Brilliant yet poor, Ramesh Kumar grew up working at his father’s tea stall in the Old City of Delhi. Now, he makes a lucrative living taking tests for the sons of India's elite—a situation that becomes complicated when one of his clients, the sweet but hapless eighteen-year-old Rudi Saxena, places first in the All Indias, the national university entrance exams, thanks to him.
... slices into the soul of contemporary Indian society ... This is a cinematic caper – HBO already holds film rights – and though Raina is highlighting expired dreams and inequality, he is always perceptive and playful. No one is beyond scrutiny, from the Americans to the Chinese. Social commentary meets standup comedy, as with a biting wit ...Raina stretches stereotype and cliche into incisive satire.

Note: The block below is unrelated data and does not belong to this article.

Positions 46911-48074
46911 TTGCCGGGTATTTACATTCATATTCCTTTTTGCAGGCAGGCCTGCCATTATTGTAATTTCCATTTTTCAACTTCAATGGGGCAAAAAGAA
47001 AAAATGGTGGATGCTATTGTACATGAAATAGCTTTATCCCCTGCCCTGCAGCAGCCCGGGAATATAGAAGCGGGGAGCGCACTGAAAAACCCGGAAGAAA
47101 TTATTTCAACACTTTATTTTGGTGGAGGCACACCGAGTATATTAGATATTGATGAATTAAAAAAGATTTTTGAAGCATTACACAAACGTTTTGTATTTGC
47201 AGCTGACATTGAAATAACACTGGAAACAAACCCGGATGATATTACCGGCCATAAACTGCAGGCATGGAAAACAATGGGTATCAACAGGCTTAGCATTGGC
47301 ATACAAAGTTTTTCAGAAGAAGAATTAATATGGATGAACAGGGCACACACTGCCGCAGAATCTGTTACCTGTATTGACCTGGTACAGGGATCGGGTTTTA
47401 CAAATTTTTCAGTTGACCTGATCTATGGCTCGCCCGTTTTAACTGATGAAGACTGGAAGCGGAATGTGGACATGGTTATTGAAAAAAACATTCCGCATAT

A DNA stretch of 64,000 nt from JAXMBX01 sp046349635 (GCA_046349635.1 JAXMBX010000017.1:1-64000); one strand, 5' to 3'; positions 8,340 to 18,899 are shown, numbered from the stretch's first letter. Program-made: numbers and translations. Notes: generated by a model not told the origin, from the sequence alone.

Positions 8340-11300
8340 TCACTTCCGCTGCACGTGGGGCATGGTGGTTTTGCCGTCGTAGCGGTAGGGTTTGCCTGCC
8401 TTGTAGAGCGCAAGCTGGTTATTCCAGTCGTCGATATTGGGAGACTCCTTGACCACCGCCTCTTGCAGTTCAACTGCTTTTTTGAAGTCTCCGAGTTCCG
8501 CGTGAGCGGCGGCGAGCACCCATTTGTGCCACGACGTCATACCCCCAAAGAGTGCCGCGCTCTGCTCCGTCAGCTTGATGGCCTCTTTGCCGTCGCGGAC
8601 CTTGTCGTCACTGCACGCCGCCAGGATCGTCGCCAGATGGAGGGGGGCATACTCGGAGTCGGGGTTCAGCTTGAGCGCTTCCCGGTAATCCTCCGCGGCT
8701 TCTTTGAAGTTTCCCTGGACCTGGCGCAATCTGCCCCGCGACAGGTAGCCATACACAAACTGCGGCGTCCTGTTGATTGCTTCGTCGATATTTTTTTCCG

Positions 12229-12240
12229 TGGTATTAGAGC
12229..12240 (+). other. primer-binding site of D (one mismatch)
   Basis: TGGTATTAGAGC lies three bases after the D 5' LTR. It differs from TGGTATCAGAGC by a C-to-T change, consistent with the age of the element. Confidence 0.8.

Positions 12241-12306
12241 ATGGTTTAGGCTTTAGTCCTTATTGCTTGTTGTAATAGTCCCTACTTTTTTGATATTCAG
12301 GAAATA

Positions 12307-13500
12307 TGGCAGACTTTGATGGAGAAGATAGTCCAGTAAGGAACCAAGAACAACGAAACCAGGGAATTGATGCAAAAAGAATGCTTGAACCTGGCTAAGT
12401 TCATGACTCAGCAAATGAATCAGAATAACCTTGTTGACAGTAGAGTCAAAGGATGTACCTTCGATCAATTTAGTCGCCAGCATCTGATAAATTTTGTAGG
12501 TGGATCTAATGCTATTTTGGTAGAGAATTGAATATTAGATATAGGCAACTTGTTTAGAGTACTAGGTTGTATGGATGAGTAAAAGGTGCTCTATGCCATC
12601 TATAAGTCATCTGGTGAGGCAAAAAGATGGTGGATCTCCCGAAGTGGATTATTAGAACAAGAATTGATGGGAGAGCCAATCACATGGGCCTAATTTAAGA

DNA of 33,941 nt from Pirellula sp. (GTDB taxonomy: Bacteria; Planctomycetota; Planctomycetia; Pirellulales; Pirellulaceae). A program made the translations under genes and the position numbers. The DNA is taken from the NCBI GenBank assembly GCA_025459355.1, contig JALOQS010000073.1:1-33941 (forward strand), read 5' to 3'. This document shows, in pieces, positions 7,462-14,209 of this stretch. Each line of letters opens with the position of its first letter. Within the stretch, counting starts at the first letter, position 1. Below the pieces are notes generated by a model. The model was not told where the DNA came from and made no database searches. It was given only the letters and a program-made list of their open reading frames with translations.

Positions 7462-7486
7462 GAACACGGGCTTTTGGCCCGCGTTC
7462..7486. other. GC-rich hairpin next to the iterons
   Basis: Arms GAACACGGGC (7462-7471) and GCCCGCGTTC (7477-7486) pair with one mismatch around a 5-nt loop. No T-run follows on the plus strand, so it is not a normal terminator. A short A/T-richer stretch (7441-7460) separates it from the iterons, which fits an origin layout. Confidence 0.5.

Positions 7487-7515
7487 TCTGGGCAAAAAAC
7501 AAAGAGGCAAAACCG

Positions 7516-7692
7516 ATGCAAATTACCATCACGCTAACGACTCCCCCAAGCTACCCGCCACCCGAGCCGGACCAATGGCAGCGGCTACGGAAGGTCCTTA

... it is his depiction of bustling, hustling Delhi and its grafting populace that makes this tightly written, fast-paced, often sharply savage societal satire such a rollicking read. [Raina] conjures up a memorable world that is ghee-greased, polluted, mired in dust and corruption, but also thrusting. At times his punchy sentences overreach and the rollercoaster action flags towards the end. Still, it’s an impressively entertaining but also insightful debut. The future probably belongs to the Rudis but the reader will root for Ramesh.
Raina’s debut novel lives up to its billing as a fun caper and social satire thanks to strong characterization, a fast-paced plot, and an eye for the ridiculous. His delicious skewering of the social mores of Delhi’s über-rich and clear-eyed rendering of India’s social hierarchy propel sheer entertainment into striking elucidation in the mode of Aravind Adiga ... There is drama in the dizzying turns of events, which Raina makes good use of with his unerring ability to neatly capture whole segments of Indian society and their corresponding absurdities, while his keen depictions of rich, ambitious, and unscrupulous parents, the frenzied media, and systemic inequities are universally recognizable.